The policy document prominently highlights the significance of Online and Distance Education against the backdrop of Covid-19 pandemic and the compelling need to increase access and equity. To ensure efficient utilisation of resources and to avoid unnecessary duplication of effort, the policy has indicated that all content developed for ODL will be included in an online digital repository. However, appropriate IPR guidelines must be developed, implemented and adhered to, that are in line with the international best practices.
One of the other important aspects of this new policy that is set to fundamentally transform the research landscape of the country is the creation of a National Research Foundation (NRF) that intends to fund all kinds of research proposals having a strong bearing on nation’s interest. NRF provides a level playing field as it will be open to both public and private sectors institutions. This is in line with our recommendation to the government of creating a National Science, Humanities, and Technology Research Foundation akin to National Science Foundation of USA.
While focussing on internationalisation, the policy has taken care of some of the important elements that the federation has been suggesting the government in the recent past. However, it is important that the execution plan (that will be laid out through a legislative framework), should entail inter-ministerial collaborations to develop a conducive ecosystem that will encourage cross mobility of students, faculty and researchers, Indian institutions with foreign campuses and global institutions with campuses in India. Effective industry engagement with opportunities for apprenticeships and employment, safe and secure living environment, state of art infrastructure, etc are some of the other critical pre-requisites that will not only boost international mobility of foreign students to India but will also develop India as a global destination of higher education.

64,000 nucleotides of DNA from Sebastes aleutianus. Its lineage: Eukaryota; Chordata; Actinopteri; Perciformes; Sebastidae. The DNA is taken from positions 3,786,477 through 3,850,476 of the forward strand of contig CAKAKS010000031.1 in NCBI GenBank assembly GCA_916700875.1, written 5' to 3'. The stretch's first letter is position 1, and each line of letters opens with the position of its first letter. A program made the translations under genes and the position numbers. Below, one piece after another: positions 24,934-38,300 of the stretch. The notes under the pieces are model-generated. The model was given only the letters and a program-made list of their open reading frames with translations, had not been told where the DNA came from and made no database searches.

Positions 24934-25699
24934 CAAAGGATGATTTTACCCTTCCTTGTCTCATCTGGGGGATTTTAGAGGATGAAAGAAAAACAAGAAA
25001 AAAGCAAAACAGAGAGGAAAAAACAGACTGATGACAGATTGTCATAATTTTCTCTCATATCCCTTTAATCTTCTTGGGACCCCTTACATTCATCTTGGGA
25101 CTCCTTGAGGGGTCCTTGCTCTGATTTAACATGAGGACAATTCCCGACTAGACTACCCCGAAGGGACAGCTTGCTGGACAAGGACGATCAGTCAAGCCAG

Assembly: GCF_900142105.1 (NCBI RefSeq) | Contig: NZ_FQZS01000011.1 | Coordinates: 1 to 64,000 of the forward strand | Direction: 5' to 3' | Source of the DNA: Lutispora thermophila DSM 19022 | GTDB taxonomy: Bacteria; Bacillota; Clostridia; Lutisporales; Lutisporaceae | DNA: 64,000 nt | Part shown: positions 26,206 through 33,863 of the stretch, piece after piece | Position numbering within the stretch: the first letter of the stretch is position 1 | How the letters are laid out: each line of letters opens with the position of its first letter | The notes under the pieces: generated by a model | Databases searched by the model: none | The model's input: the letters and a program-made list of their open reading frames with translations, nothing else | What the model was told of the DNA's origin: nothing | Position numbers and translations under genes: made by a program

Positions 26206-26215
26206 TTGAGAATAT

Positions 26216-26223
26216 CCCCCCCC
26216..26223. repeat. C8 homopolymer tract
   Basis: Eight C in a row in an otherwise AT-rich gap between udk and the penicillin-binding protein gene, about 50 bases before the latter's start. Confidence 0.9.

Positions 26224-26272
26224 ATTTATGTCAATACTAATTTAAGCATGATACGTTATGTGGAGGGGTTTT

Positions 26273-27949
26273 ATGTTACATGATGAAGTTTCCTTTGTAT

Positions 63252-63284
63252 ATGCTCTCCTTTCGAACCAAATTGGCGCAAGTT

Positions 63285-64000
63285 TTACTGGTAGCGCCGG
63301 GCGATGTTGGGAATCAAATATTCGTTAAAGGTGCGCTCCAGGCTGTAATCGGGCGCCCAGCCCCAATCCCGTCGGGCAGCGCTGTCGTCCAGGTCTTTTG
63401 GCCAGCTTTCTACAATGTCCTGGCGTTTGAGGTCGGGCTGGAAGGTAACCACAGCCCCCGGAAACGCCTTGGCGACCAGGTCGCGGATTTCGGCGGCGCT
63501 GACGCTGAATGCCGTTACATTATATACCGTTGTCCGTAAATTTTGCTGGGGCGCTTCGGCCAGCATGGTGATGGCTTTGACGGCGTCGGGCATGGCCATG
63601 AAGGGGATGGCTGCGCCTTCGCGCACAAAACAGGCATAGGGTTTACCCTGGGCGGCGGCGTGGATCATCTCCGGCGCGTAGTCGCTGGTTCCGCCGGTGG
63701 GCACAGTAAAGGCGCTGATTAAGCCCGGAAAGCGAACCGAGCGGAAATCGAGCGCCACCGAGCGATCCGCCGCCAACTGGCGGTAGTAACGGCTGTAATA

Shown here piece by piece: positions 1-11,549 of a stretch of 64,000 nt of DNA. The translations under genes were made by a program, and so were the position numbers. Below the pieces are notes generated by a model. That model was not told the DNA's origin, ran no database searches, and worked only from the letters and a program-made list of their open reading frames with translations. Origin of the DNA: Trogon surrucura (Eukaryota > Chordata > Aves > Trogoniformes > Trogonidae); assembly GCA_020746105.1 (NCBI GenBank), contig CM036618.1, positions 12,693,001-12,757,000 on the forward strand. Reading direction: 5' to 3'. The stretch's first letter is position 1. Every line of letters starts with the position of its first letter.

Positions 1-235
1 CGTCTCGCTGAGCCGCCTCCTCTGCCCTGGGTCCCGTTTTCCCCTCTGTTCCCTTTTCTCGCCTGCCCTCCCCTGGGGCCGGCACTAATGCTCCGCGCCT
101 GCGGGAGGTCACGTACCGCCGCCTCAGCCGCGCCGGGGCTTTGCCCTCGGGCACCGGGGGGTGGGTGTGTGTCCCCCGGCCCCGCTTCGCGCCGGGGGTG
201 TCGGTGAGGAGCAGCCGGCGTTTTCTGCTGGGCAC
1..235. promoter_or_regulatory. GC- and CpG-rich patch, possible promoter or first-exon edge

Last but not the least, all these transformations would need financing that cannot be met only through public funding or philanthropic initiatives. According to UNDP estimates, the total financial requirement for India to reach Sustainable Development Goals 4 by 2030 is USD 2258 billion, which for the years 2017-2030 averages USD 173 billion per year. This far exceeds the current government budget of USD 76.4 billion a year on education.
The federation has been recommending opening up of sector to private investments. The formalisation of sector would help in attracting committed and credible education providers, private equity and foreign direct investments and bring in the much needed transparency and disclosures with a culture of reasonable profits. The increase of supply of quality universities and higher education institutions and less dependency on fees for self-financing educational institutions will keep a check on the cost of higher education in the country. The writers are chairperson-FICCI higher education committee and assistant secretary general, FICCI, respectively